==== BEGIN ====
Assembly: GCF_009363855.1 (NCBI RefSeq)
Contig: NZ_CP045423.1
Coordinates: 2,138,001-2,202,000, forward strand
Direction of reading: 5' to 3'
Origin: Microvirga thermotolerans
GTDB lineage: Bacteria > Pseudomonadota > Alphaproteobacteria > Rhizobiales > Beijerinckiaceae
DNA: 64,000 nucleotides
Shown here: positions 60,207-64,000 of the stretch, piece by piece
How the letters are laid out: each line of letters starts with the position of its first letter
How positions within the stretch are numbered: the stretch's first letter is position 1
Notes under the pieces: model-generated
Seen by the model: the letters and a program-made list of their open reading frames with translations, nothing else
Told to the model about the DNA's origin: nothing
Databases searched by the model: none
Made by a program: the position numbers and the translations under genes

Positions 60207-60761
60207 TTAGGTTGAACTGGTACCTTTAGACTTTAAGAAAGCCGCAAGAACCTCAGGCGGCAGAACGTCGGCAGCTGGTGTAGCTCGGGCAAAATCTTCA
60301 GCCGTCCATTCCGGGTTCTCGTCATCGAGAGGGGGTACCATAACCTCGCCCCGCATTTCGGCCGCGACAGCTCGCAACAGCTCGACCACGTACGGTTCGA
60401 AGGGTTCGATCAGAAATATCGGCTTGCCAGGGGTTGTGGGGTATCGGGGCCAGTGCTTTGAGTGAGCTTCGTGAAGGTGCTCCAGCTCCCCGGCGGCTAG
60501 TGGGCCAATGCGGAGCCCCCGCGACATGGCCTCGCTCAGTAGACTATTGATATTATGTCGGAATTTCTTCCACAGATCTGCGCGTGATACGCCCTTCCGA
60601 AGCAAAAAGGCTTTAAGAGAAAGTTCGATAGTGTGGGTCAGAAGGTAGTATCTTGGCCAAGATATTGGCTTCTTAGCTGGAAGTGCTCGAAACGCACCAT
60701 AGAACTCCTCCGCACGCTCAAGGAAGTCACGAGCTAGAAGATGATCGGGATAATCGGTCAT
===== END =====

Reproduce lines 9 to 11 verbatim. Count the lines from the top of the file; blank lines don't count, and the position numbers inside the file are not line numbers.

How the letters are laid out: each line of letters starts with the position of its first letter
How positions within the stretch are numbered: the stretch's first letter is position 1
Notes under the pieces: model-generated